Credit: Creative Commons

(Up)Rising from the Ashes

By Alexandra Agar

The Glasgow Guardian talks to a Greek UofG student after a tumultuous year – both politically and environmentally – has left the country devastated.

14 June 2023 saw one of the worst migrant boat disasters in the Mediterranean’s history, when a boat carrying at least 700 people capsized off the coast of Greece, leaving only 104 survivors. As a result, the Greek authorities were heavily scrutinised, and an investigation was carried out, which uncovered that the coast-guard was aware of the dire situation the boat was in “for at least 13 hours before it eventually sank.” This disaster, however, was not enough to influence the upcoming elections, which saw the re-election of New Democracy, Greece’s so-called centre-right party, for their second term.

Whilst New Democracy claims to have provided “economic growth and [the lowering of] unemployment” to the Greek economy, a UofG student I spoke to believes that New Democracy does not entirely represent the Greek people. “For a lot of [ordinary] people the party has been a catastrophe […] cutting pensions, education funding […] having a complete disregard for the environment”. However, they do believe that New Democracy represents the views of some Greeks “on topics like immigration and social conservatism”. Another reason they drew on was Greek citizens’ “desire for some stability”. This follows the election of SYRIZA in 2015 who, despite promising radical change, instead “went back on promises they made”. This is the reason why Greeks vote for New Democracy, the student suggested, “people are exhausted, mistrusting of politicians […] New Democracy is a familiar [choice].”

The ability of Greece’s government to act as a reliant figurehead has continuously been brought into question, even before their re-election in June 2023. In February 2023, Greece’s deadliest train collision took place, killing 57 people, a majority of which were students. The focus quickly moved onto the Greek government – it was believed the incident could have been avoided “had the nation’s rail network not been so neglected”. As a result, some 10,000 students, railway workers and left-wing groups took to the streets to express solidarity and demand better.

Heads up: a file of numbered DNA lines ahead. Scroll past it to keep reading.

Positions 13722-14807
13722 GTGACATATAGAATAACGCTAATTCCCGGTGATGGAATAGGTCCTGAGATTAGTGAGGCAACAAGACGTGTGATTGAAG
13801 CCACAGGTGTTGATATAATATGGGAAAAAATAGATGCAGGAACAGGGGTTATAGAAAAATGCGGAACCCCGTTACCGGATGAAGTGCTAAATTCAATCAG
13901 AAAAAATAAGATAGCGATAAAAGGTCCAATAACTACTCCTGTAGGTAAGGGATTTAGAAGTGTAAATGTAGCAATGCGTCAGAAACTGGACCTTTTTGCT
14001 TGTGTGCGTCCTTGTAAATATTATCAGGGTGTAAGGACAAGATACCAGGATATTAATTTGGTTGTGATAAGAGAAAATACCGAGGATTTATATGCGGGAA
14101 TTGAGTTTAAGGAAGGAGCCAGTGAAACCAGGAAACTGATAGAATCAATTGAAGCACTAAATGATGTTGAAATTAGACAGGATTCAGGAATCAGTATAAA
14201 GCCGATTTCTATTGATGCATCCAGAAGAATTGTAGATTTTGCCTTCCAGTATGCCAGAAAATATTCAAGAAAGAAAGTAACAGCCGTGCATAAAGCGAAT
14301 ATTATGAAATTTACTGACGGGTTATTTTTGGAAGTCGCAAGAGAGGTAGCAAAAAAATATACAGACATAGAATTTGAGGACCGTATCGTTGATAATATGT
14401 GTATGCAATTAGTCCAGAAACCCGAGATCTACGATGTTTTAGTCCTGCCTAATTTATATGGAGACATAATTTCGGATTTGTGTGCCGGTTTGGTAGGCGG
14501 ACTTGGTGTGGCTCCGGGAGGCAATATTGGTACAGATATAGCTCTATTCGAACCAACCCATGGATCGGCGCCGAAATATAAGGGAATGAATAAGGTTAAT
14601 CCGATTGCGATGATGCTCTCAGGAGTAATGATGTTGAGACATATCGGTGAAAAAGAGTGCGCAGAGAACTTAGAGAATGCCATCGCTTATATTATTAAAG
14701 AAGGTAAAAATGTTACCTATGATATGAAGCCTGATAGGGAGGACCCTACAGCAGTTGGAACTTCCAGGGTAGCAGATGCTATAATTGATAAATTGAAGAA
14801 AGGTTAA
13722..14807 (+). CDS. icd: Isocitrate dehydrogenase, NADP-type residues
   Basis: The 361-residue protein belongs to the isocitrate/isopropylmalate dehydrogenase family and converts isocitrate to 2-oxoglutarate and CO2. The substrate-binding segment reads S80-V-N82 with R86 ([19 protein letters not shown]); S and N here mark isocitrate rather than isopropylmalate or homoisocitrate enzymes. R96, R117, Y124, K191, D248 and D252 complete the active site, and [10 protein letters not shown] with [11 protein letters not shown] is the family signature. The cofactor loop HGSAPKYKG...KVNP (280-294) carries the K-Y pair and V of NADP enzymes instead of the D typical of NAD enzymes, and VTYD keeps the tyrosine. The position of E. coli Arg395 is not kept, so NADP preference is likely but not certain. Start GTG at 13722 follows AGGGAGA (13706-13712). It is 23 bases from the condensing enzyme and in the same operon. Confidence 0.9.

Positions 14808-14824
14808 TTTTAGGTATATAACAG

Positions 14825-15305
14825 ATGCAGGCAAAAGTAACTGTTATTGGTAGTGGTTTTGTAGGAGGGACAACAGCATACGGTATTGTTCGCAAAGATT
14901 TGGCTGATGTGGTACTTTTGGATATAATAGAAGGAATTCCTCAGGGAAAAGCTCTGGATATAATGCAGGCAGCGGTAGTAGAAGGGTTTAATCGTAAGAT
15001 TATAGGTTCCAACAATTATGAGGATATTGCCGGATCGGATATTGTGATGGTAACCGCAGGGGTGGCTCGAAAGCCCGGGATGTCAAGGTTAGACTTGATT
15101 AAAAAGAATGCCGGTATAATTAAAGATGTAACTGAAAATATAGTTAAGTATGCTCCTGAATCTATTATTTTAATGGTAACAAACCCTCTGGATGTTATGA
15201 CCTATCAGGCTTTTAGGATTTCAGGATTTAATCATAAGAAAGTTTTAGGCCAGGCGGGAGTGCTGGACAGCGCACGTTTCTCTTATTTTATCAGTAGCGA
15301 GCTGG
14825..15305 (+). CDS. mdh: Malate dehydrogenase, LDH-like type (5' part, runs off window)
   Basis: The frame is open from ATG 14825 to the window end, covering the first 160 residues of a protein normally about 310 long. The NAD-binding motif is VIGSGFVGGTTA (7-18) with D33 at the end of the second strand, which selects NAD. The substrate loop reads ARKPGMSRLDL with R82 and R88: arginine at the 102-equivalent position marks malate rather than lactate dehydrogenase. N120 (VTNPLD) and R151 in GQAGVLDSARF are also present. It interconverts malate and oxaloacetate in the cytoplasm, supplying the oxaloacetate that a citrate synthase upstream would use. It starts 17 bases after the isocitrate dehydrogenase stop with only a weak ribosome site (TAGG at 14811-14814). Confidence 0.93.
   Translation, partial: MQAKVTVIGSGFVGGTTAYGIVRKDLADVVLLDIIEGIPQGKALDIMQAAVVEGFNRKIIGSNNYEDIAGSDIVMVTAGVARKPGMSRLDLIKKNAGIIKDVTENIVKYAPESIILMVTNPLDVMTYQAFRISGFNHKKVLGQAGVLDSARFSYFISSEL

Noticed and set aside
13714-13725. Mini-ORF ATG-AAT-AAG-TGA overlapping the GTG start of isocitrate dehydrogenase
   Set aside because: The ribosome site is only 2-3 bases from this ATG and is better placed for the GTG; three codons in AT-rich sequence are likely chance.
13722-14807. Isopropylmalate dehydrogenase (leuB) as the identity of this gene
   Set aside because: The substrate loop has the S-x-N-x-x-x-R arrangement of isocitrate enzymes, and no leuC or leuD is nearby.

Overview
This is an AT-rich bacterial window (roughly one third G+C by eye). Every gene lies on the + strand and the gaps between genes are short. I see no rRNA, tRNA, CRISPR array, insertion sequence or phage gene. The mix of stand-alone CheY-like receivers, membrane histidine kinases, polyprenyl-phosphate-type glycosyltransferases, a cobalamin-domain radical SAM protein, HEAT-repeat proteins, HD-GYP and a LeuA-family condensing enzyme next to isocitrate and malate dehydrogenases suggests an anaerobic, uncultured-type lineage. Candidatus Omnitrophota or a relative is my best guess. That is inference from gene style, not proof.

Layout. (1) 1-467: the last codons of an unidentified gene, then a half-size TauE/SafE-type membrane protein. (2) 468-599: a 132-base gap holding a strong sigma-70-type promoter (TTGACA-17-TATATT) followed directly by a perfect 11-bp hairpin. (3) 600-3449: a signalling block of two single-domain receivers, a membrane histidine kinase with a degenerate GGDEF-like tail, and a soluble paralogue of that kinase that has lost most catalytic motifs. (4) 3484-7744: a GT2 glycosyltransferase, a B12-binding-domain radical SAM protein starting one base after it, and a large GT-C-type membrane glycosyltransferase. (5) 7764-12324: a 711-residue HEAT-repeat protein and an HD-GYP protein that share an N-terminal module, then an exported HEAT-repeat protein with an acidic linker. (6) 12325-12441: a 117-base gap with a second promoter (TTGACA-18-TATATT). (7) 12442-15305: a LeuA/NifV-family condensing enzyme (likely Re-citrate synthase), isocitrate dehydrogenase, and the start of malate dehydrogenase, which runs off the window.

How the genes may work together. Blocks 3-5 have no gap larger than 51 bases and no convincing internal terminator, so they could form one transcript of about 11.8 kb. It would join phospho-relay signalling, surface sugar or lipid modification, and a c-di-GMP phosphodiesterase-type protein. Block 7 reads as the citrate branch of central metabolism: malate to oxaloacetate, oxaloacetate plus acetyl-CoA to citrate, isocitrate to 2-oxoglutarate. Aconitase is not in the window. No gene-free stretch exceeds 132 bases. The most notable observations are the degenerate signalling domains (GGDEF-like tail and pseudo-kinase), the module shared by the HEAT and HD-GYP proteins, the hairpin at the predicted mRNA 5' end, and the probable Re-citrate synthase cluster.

This seeming reluctance for the government to take accountability was seen again during the summer when one wildfire in Greece became “[the] largest […] ever recorded in the EU”.  Many Greeks blamed the government’s lack of forethought, as not enough had been done to prevent the fires from spreading. The floods, which closely followed, emphasised again both the impact of the climate crisis within Greece, but also the systemic flaws within the government. This is not the first time natural disasters have devastated the country, and many trust that it won’t be the last, as the state continues to fail to provide sustainable solutions. The student I spoke to talked about the impact these disasters have had on their community. “[In Greece] family money will be in the form of a house or plot(s) of land. To lose the family home, or to have irreparable damage to land (and crops) is to lose absolutely everything’.

This callousness on the part of the government is notable. In a recent interview, the leader of New Democracy, Kyriakos Mitsotakis, told Bloomberg that “climate change is an opportunity for us to expand our tourism season”. This is an attitude that is sadly familiar to many in Greece, as many elites hope to profit off these disasters. A source, written by a local from Kranidi, a town in the Peloponnese region, states, “we put the profits of contractors above the oxygen we need to live […] burnt houses are also job-opportunities: to be rebuilt […] the fires are good for the economy. The state will borrow more money to subsidise reconstruction and as a society we will increase [our] debt.”

The future seems bleak for many in Greece, but the resilience and desire for change within its people is palpable. “Greece has been through a lot of political and financial turmoil”, the student I spoke to said. “Somehow there is still an air of resistance, of hope against hope in a better world”. It’s a tiring and difficult fight, but it’s one that young people have remained defiant in. Whilst New Democracy will remain in power for the foreseeable future, they can be sure they will be under close scrutiny from the people of Greece.


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